Kentucky Republican Party

On a September afternoon at Western Kentucky University, pop culture mingled with politics during a Rock the Vote registration drive.  A recording of Taylor Swift's "Look What You Made Me Do" played in the background, as Jeb Veeck with College Republicans manned an information table on campus.

"Are you thinking about joining College Republicans?", he asked a student.

As a Republican, Veeck has a lot of company.  In Kentucky, the GOP has been outpacing the Democratic party in terms of new voters for many years. 

J. Tyler Franklin

Gov. Matt Bevin is feuding with the Republican leaders of the state legislature after he vetoed the pension bill that passed on the last day of this year’s legislative session.

The bill would have allowed regional universities and other agencies to exit the state’s pension system to avoid a spike in their pension costs. It would have also allowed the state to take over the agencies’ finances if they default on pension payments and suspend benefits of their retirees.

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White House Press Secretary Sarah Huckabee Sanders is speaking this month at the Republican Party of Kentucky's Lincoln Dinner.

The event is set for Aug. 25 in Lexington. Sanders will join Senate Majority Leader Mitch McConnell, Gov. Matt Bevin and U.S. Rep. Andy Barr at the dinner.

State Republican Party Chairman Mac Brown called Sanders "one of the most recognizable messengers for Republicans" and said the party is eager to hear from her regarding GOP accomplishments during President Donald Trump's time in office.

Political consultant Scott Jennings will be emcee for the dinner.

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Next week, Kentucky voters will head to the polls to weigh in on primary elections, including who to nominate for state legislative elections this fall.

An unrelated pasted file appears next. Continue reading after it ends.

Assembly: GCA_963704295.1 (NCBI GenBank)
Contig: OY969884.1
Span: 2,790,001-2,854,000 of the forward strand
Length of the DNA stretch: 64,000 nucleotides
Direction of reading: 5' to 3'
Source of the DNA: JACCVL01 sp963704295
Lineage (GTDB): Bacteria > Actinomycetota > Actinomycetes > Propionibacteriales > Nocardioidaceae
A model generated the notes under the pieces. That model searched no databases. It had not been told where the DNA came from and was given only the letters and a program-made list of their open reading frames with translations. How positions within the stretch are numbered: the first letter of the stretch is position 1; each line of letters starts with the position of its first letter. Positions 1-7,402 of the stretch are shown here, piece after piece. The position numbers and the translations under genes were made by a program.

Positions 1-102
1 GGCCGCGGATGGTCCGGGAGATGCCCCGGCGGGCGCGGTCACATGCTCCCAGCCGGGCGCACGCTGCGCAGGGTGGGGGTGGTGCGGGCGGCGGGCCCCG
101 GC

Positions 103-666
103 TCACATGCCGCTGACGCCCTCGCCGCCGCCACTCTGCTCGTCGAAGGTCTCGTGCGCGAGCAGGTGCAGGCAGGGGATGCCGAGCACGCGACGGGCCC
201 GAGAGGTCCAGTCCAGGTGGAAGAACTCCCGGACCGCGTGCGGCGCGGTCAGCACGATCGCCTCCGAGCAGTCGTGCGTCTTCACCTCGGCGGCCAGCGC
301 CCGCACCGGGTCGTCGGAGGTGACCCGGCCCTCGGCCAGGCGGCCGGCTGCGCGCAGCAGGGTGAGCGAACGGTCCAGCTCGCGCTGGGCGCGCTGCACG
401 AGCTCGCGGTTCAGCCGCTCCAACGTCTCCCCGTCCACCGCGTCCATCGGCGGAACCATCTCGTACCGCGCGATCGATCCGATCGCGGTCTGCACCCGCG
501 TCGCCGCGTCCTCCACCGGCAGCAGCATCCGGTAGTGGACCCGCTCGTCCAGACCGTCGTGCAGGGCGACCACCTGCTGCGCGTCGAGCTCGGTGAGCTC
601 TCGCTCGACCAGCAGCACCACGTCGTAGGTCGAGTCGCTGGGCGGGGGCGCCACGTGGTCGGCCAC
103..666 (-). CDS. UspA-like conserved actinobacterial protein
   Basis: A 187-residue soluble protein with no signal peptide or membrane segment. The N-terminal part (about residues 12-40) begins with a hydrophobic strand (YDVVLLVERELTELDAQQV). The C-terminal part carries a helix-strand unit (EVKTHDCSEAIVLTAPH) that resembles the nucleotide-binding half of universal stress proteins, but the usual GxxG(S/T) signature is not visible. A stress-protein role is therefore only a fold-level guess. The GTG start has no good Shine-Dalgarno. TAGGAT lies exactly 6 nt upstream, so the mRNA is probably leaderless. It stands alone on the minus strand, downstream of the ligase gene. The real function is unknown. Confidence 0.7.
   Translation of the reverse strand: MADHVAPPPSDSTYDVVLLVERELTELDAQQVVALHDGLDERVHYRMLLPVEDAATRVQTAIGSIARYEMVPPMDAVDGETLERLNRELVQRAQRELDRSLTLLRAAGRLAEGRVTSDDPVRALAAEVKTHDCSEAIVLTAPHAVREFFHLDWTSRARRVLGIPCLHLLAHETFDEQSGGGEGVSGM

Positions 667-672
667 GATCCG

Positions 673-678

All 100 seats in the state House of Representatives and half of the 38 seats in the state Senate are up for re-election this year.

At least 40 current and retired educators are running after the legislature voted to make changes to retirement for current and future teachers and other state workers.

And a wave of retirements from the statehouse has sparked hotly contested primaries, with both of Kentucky’s major political parties hoping to flip districts in their favor.

Kentucky Democratic Party

The new leader of the Kentucky Democratic Party says the “Republican experiment” has failed. 

In an interview with WKU Public Radio, Chairman Ben Self accuses the GOP of waging a war on the middle class by creating right-to-work and prevailing wage laws. 

He also thinks sexual harassment allegations looming over Republicans and a pension proposal rejected by many public employees jeopardizes some House GOP members in next year’s elections.

Republicans gained control of the Kentucky House last year for the first time since 1921, but Self believes Democrats have a real opportunity to take back the chamber.